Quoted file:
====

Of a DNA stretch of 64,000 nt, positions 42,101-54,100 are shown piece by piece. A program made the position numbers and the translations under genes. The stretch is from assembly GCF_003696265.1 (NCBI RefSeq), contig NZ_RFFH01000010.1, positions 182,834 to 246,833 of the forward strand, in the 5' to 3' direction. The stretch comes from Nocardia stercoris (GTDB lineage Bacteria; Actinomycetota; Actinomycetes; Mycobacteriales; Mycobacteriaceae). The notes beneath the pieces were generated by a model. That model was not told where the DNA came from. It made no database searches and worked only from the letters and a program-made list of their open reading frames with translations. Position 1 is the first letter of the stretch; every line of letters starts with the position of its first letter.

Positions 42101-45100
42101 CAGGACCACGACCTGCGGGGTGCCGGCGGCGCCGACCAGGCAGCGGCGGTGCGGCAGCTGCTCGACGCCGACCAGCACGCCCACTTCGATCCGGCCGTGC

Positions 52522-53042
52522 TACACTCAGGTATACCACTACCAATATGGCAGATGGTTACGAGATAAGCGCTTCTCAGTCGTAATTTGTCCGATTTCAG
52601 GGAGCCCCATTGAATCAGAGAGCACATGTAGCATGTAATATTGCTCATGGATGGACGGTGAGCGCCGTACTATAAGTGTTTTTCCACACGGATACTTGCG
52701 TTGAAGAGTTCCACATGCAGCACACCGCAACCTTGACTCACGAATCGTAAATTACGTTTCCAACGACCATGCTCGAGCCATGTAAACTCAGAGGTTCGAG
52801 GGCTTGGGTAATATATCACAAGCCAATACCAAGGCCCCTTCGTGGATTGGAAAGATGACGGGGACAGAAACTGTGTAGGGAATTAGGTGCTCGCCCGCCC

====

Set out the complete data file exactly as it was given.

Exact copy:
Of a DNA stretch of 64,000 nt, positions 42,101-54,100 are shown piece by piece. A program made the position numbers and the translations under genes. The stretch is from assembly GCF_003696265.1 (NCBI RefSeq), contig NZ_RFFH01000010.1, positions 182,834 to 246,833 of the forward strand, in the 5' to 3' direction. The stretch comes from Nocardia stercoris (GTDB lineage Bacteria; Actinomycetota; Actinomycetes; Mycobacteriales; Mycobacteriaceae). The notes beneath the pieces were generated by a model. That model was not told where the DNA came from. It made no database searches and worked only from the letters and a program-made list of their open reading frames with translations. Position 1 is the first letter of the stretch; every line of letters starts with the position of its first letter.

Positions 42101-45100
42101 CAGGACCACGACCTGCGGGGTGCCGGCGGCGCCGACCAGGCAGCGGCGGTGCGGCAGCTGCTCGACGCCGACCAGCACGCCCACTTCGATCCGGCCGTGC

Positions 52522-53042
52522 TACACTCAGGTATACCACTACCAATATGGCAGATGGTTACGAGATAAGCGCTTCTCAGTCGTAATTTGTCCGATTTCAG
52601 GGAGCCCCATTGAATCAGAGAGCACATGTAGCATGTAATATTGCTCATGGATGGACGGTGAGCGCCGTACTATAAGTGTTTTTCCACACGGATACTTGCG
52701 TTGAAGAGTTCCACATGCAGCACACCGCAACCTTGACTCACGAATCGTAAATTACGTTTCCAACGACCATGCTCGAGCCATGTAAACTCAGAGGTTCGAG
52801 GGCTTGGGTAATATATCACAAGCCAATACCAAGGCCCCTTCGTGGATTGGAAAGATGACGGGGACAGAAACTGTGTAGGGAATTAGGTGCTCGCCCGCCC